Thehas signed a deal with to replace those workers' landline office phones with handsets connected to the service, which together offer walkie-talkie-style capabilities. Employees in Ford's product development unit will be among the first to transition to the new mobile services.
"These wirelessly empowered employees will be able to spend more productive time with the right people and in the right places, rather than behind a desk," Howard Janzen, president of Sprint Business Solutions, said in a release. "We are bringing new speed, spontaneity and interaction to the Ford workplace, wherever it may be, and eliminating tethers to the traditional office phone."
The nationwide Sprint PCS network will also help the automaker to manage its internal communications processes, said Overland Park, Kan.-based Sprint. Sprint said that Ford will be able to use the system to manage a company directory, update account information and group lists, and effect changes to employees' phones using a portal.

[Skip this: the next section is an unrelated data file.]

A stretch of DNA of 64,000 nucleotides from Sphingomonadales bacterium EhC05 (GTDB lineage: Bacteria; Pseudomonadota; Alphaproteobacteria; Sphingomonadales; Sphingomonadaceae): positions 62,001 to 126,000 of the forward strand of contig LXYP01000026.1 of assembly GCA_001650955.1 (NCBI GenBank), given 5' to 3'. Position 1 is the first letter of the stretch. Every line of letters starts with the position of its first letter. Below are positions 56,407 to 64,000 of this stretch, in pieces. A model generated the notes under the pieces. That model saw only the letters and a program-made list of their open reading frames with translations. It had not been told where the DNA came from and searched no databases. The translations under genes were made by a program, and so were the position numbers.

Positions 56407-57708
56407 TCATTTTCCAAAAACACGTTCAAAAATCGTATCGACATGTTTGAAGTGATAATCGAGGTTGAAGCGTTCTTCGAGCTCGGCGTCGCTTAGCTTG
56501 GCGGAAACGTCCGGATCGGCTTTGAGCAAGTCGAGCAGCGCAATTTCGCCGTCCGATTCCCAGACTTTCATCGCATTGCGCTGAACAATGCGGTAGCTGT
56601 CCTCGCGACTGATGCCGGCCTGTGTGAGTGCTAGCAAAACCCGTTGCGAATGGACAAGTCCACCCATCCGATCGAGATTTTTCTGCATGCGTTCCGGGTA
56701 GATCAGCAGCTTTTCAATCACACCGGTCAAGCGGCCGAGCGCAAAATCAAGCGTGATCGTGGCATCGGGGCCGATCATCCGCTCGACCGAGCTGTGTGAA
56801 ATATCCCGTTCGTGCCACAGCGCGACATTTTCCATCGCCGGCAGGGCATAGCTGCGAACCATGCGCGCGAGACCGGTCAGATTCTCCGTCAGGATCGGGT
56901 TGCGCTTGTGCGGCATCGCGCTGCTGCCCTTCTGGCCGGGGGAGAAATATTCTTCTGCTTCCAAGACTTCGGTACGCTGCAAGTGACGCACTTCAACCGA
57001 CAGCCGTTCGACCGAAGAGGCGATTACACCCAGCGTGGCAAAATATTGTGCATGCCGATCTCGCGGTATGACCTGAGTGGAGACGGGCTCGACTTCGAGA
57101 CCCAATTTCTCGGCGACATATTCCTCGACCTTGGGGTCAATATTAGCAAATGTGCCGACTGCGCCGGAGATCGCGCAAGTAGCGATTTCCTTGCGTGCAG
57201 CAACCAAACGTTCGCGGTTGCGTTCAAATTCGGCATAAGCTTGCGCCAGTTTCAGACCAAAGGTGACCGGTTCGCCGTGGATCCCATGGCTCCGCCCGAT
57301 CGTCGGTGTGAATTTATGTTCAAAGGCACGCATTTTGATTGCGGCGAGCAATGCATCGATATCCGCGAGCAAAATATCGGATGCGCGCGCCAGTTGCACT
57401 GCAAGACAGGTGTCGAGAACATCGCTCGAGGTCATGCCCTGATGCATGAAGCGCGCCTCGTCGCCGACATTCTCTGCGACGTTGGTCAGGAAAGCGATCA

For a while now, mobile phones have been scoring over traditional wireline phones, with a large number of people and companies preferring the former as replacements.
A Federal Communications Commission report back in June 2003 highlighted the growing popularity of wireless, sayingrevenue.
But there are inherent dangers, too. For instance, in 2003,during a blackout that plunged most parts of the Northeast into darkness.